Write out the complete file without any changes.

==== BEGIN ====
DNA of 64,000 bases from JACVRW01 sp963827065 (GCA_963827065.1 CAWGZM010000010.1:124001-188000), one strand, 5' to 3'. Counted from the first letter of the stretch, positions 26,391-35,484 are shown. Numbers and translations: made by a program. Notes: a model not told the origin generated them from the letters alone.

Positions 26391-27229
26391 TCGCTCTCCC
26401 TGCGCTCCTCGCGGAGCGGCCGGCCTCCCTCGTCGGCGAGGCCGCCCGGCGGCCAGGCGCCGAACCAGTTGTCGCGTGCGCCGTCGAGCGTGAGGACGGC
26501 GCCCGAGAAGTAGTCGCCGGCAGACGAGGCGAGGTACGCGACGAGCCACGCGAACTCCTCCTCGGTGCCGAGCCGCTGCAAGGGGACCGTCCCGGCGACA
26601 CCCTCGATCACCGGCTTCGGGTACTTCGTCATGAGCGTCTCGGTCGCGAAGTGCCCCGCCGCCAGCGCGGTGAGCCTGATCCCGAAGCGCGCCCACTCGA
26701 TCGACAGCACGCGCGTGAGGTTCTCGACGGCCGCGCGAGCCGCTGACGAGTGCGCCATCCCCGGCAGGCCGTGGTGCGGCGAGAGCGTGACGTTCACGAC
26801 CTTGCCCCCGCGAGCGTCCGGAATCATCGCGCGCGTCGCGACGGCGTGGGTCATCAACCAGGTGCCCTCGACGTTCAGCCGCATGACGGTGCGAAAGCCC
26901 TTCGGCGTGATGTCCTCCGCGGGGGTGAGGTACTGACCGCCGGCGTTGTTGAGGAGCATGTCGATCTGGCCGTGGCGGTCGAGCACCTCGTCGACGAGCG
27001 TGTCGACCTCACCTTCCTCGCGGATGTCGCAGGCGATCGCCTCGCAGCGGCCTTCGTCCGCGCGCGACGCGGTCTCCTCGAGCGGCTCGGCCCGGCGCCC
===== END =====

DNA of 64,000 bases from JACVRW01 sp963827065 (GCA_963827065.1 CAWGZM010000010.1:124001-188000), one strand, 5' to 3'. Counted from the first letter of the stretch, positions 26,391-35,484 are shown. Numbers and translations: made by a program. Notes: a model not told the origin generated them from the letters alone.

Positions 26391-27229
26391 TCGCTCTCCC
26401 TGCGCTCCTCGCGGAGCGGCCGGCCTCCCTCGTCGGCGAGGCCGCCCGGCGGCCAGGCGCCGAACCAGTTGTCGCGTGCGCCGTCGAGCGTGAGGACGGC
26501 GCCCGAGAAGTAGTCGCCGGCAGACGAGGCGAGGTACGCGACGAGCCACGCGAACTCCTCCTCGGTGCCGAGCCGCTGCAAGGGGACCGTCCCGGCGACA
26601 CCCTCGATCACCGGCTTCGGGTACTTCGTCATGAGCGTCTCGGTCGCGAAGTGCCCCGCCGCCAGCGCGGTGAGCCTGATCCCGAAGCGCGCCCACTCGA
26701 TCGACAGCACGCGCGTGAGGTTCTCGACGGCCGCGCGAGCCGCTGACGAGTGCGCCATCCCCGGCAGGCCGTGGTGCGGCGAGAGCGTGACGTTCACGAC
26801 CTTGCCCCCGCGAGCGTCCGGAATCATCGCGCGCGTCGCGACGGCGTGGGTCATCAACCAGGTGCCCTCGACGTTCAGCCGCATGACGGTGCGAAAGCCC
26901 TTCGGCGTGATGTCCTCCGCGGGGGTGAGGTACTGACCGCCGGCGTTGTTGAGGAGCATGTCGATCTGGCCGTGGCGGTCGAGCACCTCGTCGACGAGCG
27001 TGTCGACCTCACCTTCCTCGCGGATGTCGCAGGCGATCGCCTCGCAGCGGCCTTCGTCCGCGCGCGACGCGGTCTCCTCGAGCGGCTCGGCCCGGCGCCC